After about an hour, I stopped the run after 16,484 reads had been generated, and ran the data through the Albacore program to demultiplex the reads into their individual barcode folders. I then took a peak in the barcodes and was excited to see the read lengths looked correct, so I downloaded barcode 1 and passed it along to Alejandro’s laptop. Barcode 1 was the 16S sequence for the eyelash viper and Alejandro had a nice reference database on his laptop to compare the nanopore sequence to. After a few minutes of tinkering, Ale said “yes, it falls out with Bothriechis schlegelii!“. This was it! The nanopore barcode was a complete match to the correct species!
In less than 24 hours from arriving at the field site and sampling snakes and geckos during our first night in the rainforest, we could verify species identification by creating a nanopore consensus and mapping to a pre-downloaded reference database. Now we are also verifying if some species collected are undescribed back at a lab in Quito, and will have everything Sanger sequenced to verify nanopore quality.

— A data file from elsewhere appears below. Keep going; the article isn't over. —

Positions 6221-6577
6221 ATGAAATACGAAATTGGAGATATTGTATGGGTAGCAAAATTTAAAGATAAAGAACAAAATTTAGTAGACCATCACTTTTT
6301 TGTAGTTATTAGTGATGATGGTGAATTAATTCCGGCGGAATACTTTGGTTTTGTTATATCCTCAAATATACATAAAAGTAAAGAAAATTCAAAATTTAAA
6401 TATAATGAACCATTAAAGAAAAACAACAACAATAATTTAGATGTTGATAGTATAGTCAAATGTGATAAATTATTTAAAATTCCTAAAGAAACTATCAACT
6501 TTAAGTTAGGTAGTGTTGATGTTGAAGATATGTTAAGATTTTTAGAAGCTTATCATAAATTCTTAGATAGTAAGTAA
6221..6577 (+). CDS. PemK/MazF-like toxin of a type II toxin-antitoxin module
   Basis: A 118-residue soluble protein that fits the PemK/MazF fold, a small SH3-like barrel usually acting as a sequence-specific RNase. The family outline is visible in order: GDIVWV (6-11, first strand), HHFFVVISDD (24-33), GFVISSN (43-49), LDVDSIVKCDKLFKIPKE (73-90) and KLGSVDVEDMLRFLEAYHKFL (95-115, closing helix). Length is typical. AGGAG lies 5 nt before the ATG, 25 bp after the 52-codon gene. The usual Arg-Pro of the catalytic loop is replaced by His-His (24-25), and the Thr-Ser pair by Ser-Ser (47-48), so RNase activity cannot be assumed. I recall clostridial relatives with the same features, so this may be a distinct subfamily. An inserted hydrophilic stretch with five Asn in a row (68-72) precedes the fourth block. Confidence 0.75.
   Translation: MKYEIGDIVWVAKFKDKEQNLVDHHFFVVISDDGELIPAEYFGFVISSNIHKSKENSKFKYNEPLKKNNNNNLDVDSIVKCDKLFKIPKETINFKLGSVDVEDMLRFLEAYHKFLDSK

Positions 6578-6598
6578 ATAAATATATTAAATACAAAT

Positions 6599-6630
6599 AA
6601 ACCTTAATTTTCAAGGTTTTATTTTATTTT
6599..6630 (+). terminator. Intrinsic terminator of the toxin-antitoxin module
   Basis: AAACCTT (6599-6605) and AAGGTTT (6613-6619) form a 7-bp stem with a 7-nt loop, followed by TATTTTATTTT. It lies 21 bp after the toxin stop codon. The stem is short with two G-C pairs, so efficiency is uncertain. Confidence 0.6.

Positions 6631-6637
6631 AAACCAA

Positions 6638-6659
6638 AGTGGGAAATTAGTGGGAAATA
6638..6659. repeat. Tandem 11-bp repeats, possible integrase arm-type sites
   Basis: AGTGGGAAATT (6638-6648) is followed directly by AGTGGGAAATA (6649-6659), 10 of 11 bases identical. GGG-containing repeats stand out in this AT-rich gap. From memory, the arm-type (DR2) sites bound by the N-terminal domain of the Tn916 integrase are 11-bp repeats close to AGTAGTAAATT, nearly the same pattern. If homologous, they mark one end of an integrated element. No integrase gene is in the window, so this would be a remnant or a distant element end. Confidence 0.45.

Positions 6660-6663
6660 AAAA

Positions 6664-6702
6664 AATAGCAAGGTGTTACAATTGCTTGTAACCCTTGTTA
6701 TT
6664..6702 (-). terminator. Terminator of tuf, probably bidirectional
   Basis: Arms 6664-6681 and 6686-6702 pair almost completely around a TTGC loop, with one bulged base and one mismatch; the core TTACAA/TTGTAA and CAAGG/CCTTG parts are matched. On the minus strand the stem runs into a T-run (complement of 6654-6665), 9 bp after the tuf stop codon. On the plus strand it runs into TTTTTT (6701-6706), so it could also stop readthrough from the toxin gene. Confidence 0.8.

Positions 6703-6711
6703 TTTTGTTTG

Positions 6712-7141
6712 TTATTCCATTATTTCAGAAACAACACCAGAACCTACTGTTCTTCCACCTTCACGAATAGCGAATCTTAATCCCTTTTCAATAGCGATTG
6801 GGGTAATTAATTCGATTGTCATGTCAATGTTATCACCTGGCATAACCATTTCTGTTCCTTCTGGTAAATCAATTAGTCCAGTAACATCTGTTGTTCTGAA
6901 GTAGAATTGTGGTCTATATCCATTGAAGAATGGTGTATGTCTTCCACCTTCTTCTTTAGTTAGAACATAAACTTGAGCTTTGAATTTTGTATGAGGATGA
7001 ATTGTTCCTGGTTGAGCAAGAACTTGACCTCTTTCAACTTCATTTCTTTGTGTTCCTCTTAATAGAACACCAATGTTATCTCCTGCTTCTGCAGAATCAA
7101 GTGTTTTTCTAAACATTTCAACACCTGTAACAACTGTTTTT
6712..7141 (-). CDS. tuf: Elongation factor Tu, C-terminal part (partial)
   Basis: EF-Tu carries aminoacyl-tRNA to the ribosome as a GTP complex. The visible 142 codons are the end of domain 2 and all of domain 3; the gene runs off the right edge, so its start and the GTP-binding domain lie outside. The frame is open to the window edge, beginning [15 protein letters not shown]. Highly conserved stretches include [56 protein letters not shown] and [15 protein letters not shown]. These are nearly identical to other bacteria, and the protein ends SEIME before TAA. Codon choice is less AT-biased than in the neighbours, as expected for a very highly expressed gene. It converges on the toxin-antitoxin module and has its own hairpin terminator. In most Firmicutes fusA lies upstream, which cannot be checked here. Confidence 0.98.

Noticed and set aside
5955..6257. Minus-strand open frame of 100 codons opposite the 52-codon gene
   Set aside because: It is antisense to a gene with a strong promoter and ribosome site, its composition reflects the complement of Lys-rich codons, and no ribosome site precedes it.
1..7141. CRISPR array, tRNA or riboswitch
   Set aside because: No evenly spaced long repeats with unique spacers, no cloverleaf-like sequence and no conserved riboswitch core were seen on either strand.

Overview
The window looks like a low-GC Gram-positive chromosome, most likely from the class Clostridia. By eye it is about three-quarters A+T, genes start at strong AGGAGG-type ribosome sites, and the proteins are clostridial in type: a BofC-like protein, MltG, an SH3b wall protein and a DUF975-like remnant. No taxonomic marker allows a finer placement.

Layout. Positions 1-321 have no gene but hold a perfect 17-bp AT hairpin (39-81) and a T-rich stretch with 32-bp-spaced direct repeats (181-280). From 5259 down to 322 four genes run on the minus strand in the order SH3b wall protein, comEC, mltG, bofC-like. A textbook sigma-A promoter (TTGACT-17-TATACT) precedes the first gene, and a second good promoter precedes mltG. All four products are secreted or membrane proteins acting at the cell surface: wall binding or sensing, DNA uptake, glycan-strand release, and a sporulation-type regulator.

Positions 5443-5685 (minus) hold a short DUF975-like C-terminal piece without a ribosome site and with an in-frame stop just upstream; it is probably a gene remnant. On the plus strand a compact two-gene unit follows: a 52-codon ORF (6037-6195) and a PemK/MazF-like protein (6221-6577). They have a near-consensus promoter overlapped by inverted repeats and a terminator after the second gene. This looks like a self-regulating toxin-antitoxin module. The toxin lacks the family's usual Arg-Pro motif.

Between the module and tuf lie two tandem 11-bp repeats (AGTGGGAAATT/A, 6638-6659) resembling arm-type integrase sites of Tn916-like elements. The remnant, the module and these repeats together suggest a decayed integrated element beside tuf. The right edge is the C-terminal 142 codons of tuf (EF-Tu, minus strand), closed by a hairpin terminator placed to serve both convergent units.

After getting back from the field, Stefan set out to process the reads. While Geneious is good enough for a quick peek, it cannot deal with Nanopore-specific errors. After some quick tests using reference-based mapping (using bwa mem, samtools, angsd and nanopolish) it was clear we got good consensus sequences for all the 16S and the ND4 genes! However, CytB and COI did not amplify, which we verified on a gel back at Quito university a few days later, likely because we didn’t have time to run multiple PCRs under optimal contitions for all the genes. Stefan then worked on tweaking de-novo assembly tools such as Canu and Allele Wrangler, to create consensus sequences without reference bias. All sequences from the field were later processed with Canu, which turned out to work pretty well for amplicon assembly.
-Aaron & Stefan
— This work is now available as a full-text preprint on BioRXiv